If you are using XML format, you can use System.Data.Dataset to generate the data schema, primary key information and the input data.

The Bing Spatial Data Services only supports UTF-8 encoded input data.

For some helpful tips about creating the data schema and entity data, see Helpful Tips for Entity Data.

A data source requires an entity ID that is unique for every entity in the data source. Your data schema must specify one of the entity properties to be this entity ID. The following examples show how to specify a property named ShopID as the entity ID in your data schema. The data type of the entity ID property must be a string and all entity ID values must have a maximum length of 50 characters.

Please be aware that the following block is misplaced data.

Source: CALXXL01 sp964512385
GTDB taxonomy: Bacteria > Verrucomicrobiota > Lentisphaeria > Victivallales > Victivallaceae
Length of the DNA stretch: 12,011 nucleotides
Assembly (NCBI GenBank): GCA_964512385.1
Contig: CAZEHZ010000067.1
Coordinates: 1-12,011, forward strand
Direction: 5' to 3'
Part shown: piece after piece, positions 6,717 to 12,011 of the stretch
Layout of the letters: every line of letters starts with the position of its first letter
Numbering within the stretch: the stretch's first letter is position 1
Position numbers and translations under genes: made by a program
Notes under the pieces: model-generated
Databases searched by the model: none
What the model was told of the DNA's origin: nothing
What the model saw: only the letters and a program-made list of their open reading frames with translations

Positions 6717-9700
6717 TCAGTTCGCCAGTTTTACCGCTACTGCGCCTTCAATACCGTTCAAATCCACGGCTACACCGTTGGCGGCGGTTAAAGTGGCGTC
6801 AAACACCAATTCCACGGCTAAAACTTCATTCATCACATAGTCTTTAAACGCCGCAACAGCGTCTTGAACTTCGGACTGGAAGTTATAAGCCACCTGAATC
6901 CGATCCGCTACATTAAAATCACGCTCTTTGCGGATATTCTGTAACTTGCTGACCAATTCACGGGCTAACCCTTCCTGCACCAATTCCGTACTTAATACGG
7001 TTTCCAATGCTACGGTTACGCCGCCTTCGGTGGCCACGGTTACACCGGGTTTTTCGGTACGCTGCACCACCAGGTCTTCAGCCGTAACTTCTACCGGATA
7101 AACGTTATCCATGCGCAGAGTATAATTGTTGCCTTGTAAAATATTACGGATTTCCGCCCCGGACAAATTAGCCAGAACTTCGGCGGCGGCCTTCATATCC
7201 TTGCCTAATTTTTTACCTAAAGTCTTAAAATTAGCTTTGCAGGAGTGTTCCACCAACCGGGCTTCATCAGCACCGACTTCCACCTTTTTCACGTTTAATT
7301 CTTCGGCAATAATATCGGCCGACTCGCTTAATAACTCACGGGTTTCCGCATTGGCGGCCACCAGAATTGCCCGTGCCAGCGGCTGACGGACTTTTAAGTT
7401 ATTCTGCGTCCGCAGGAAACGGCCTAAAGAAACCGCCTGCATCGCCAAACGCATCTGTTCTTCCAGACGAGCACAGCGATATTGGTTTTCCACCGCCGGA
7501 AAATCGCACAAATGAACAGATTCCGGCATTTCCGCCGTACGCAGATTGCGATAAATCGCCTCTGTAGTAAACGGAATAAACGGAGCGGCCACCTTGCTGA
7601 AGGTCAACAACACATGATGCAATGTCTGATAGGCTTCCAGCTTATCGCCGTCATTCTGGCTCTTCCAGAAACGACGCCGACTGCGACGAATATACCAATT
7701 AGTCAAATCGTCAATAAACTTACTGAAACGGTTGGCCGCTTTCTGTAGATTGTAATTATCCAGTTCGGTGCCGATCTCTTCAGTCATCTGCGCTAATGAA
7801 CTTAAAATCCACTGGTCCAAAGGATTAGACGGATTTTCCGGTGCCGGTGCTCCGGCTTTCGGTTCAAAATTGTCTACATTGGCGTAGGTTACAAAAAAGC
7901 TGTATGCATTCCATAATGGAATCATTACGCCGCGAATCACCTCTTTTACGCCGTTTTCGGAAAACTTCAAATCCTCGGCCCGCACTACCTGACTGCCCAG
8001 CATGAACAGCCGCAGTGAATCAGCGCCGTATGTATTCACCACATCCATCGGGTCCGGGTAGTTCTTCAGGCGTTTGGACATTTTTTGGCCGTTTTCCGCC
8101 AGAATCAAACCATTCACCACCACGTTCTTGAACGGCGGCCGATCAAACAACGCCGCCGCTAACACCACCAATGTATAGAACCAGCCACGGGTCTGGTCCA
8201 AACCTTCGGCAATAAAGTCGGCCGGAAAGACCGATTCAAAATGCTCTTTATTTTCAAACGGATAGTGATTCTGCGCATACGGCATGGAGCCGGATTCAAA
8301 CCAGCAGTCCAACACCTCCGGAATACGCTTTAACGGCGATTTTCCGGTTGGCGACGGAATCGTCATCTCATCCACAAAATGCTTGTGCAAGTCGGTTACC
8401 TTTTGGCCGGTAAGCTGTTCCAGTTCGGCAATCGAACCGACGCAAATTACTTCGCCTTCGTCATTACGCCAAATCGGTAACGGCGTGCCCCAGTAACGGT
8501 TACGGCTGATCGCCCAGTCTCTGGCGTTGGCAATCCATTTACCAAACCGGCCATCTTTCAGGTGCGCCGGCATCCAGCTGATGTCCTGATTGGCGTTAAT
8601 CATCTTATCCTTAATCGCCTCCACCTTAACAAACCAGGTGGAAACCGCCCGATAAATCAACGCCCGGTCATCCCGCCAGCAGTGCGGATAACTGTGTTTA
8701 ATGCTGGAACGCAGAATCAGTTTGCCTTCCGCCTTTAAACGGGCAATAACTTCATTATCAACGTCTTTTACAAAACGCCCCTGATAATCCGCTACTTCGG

When you use XML to format your data, add the following entity ID declaration to the XSLT schema.

<xs:unique name="Constraint1" msdata:PrimaryKey="true">
  <xs:selector xpath=".//DataSourceName" />
  <xs:field xpath="EntityIDStringProperty" />

The following XSLT example specifies the ShopID property as the entity ID for the FourthCoffeeShops data source.

<xs:unique name="Constraint1" msdata:PrimaryKey="true">
  <xs:selector xpath=".//FourthCoffeeShops" />
  <xs:field xpath="ShopID" />

When you use a text format for your data, use the following property declaration for the entity ID property in the data schema.


The following example specifies the ShopID property as the entity ID.


If you are using a text format for your input data, you must insert the following text data schema version information at the beginning of the data schema. Currently, the only text data schema version is 1.0.

Bing Spatial Data Services, 1.0, FourthCoffeeShops